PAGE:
One of the key examples of nature that is addressed throughout the book is that of orange, exemplified in orange blossoms and the orange tree. This example of nature is a key component of Lavinia’s life experiences in her hometown, whereby she was able to witness some degree of peace and serenity as reflected in her home. Lavinia appears to recognize that her home environment is not only peaceful, but it is familiar, which represents her ability to explore new ideas and to embrace her surroundings effectively. Lavinia’s home environment are unique and demonstrate the importance of her ability to be one with her environment and to be herself, in spite of the challenges of being an independent female in a male-dominated society.
For Lavinia, there was a considerable desire to hold on her independence and her willingness to give in to the demands of her male-dominated surroundings. In this capacity, Lavinia’s perceptions of marriage are described as follows: “Perhaps some day she would like to get married, but not now. Getting married meant limiting yourself, giving in. A very special man would have to appear along the way. Maybe not even then. They could live together. They wouldn’t need “papers” to legalize their love” (Belli 22). In this context, Lavinia does not appear to want to compromise her principles at the expense of a man, as she sought to better understand herself before she wanted to share herself with somebody else. At the same time, Lavinia was not accepting of the age-old tradition of marriage in the context that she believed it would make her less independent and perhaps less of a woman. This was a challenging concept and possible reality that Lavinia was not willing to accept as her own destiny. Therefore, she sought a different path in her life for the time being, one that would enable her to remain independent as much as possible to ensure that she would be able to maintain her identity and recognize herself as she wanted to be. The author also recognized that in her situation to date, she could not easily escape her conditions and faced considerable problems in her efforts to overcome adversity and the life that she was meant to live as a member of society. However, Lavinia wanted more for herself and sought to better understand her surroundings because she seemed to feel that they were limiting in some ways. On the other hand, Lavinia appeared to be resolved to a specific life and a set of events had were not necessarily what she wanted. Nonetheless, it was important for Lavinia to create an environment for herself where she could possess strength and courage under challenging circumstances. However, Lavinia recognized her limitations and how they prevented her from the benefits of life that she truly deserved. In addition, she was resolved to her fate as prescribed by the spirit of Itza. As a result, it was important for Lavinia to recognize the parts of her natural environment that were comforting and supportive of her life’s goals and objectives.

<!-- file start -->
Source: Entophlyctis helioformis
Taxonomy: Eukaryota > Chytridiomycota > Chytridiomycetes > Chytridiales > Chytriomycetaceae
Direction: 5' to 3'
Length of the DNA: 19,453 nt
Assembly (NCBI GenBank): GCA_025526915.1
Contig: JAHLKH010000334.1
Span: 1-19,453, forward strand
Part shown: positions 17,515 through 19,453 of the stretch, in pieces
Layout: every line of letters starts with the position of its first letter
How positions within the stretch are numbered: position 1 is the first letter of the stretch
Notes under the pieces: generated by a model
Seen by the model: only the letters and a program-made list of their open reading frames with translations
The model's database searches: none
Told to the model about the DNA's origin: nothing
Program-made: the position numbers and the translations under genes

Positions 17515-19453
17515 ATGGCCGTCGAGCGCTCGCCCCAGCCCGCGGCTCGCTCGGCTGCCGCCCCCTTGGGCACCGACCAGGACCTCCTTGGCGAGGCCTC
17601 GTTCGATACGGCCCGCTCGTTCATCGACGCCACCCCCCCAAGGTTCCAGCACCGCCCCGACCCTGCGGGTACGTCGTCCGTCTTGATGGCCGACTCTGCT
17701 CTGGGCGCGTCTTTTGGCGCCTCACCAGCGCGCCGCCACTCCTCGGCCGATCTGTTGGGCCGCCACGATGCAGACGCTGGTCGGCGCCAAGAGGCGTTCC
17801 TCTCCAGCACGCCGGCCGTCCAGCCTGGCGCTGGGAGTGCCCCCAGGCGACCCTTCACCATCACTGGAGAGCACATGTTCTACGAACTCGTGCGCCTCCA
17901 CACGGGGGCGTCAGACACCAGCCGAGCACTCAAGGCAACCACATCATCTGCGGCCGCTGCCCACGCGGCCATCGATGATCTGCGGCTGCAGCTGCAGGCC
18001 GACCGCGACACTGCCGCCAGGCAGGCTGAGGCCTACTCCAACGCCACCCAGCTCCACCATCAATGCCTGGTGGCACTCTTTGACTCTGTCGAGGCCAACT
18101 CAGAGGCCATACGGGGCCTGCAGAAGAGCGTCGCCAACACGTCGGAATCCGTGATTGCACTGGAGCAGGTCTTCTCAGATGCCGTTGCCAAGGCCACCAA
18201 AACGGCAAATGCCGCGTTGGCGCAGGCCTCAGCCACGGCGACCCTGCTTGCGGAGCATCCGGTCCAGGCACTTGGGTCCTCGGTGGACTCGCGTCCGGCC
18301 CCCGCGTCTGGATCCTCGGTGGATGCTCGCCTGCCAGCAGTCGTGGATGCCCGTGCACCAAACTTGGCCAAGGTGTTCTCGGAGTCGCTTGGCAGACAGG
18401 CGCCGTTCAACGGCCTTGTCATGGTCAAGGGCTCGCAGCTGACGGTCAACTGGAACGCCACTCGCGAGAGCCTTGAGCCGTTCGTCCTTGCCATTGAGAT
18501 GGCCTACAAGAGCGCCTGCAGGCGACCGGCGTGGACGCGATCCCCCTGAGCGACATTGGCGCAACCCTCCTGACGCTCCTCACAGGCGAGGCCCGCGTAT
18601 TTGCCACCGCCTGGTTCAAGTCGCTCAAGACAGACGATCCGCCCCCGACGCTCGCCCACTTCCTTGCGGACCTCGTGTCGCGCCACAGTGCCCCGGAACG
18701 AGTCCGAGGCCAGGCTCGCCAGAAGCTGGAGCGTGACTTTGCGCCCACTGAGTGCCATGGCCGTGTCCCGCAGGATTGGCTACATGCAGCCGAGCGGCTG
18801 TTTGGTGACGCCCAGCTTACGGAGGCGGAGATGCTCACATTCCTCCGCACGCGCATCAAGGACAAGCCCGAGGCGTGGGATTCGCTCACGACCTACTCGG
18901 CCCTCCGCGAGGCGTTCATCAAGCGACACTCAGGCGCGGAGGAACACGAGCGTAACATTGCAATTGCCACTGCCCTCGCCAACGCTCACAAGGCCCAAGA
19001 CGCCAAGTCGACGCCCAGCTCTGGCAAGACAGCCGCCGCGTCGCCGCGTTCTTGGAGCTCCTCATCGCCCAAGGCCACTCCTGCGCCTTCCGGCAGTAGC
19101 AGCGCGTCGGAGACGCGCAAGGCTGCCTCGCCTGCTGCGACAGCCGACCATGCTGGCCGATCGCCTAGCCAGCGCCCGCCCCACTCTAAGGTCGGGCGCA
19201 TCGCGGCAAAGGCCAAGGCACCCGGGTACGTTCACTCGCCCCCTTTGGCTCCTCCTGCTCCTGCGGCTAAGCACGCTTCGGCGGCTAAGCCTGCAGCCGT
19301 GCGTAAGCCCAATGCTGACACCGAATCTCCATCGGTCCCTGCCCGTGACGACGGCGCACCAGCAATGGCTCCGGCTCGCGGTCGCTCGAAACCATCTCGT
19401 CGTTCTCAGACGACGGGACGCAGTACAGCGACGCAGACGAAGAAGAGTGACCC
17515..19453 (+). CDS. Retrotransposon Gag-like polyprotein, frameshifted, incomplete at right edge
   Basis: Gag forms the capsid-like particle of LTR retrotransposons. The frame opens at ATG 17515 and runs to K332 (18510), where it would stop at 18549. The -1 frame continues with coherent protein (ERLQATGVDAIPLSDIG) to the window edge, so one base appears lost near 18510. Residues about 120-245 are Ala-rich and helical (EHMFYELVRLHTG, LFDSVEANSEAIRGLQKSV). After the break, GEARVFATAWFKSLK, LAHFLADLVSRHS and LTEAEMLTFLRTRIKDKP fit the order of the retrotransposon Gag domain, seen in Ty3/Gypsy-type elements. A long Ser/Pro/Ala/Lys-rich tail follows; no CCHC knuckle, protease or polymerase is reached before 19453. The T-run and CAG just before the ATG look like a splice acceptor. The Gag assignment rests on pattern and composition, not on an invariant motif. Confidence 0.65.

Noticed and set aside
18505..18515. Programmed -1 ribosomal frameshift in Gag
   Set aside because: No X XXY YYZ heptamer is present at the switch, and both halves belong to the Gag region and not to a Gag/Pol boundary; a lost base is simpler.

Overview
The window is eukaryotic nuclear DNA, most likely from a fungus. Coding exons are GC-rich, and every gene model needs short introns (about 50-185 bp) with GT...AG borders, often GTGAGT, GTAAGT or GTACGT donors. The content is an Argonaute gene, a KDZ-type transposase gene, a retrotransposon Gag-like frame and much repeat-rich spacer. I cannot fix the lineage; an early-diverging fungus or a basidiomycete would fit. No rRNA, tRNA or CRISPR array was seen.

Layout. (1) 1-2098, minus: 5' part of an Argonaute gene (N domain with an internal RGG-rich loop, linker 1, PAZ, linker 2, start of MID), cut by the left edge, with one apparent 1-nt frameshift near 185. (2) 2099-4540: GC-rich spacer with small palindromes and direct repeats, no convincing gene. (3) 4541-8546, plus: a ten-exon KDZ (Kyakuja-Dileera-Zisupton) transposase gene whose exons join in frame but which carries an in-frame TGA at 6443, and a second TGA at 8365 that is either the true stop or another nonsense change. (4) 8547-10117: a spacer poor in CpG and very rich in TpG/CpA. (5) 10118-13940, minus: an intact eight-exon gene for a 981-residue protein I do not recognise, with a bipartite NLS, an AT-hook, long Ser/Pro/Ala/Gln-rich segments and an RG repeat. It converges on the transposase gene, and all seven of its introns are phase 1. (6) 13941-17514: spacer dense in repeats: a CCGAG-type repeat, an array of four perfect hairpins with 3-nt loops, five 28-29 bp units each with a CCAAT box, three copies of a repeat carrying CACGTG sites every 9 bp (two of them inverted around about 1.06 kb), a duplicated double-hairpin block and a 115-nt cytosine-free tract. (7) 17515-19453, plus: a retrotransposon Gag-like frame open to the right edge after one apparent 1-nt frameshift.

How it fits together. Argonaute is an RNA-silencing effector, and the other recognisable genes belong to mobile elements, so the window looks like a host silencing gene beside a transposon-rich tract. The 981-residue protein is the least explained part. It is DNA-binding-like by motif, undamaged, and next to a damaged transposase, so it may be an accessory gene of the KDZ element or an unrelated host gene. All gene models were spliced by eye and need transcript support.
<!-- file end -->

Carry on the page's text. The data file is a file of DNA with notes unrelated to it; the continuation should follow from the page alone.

For the author, Lavinia’s role as a heroine and storyteller represent her vision and purpose in writing this book. She sought to convey the rich tradition and cultural history of Lavinia’s Nicaraguan roots while also considering the limitations that were brought to the table. These efforts demonstrate that Lavinia’s life was complex and difficult in many ways, as depicted by her culture and the ideas that this history represents. In addition, Lavinia is a unique study because she conveys the principles of independence and feminism in a culture that does not embrace these ideals. This was an important concept because it reflects the author’s approach to discussing the importance of females in all cultures, not only as caregivers and bearers of children, but also as independent thinkers and contributors to society. It is also evident that although Lavinia struggled with her place in society, she nonetheless recognized that nobody could take away her mind and the thoughts that she had, so she remained independent in this regard. (My own words)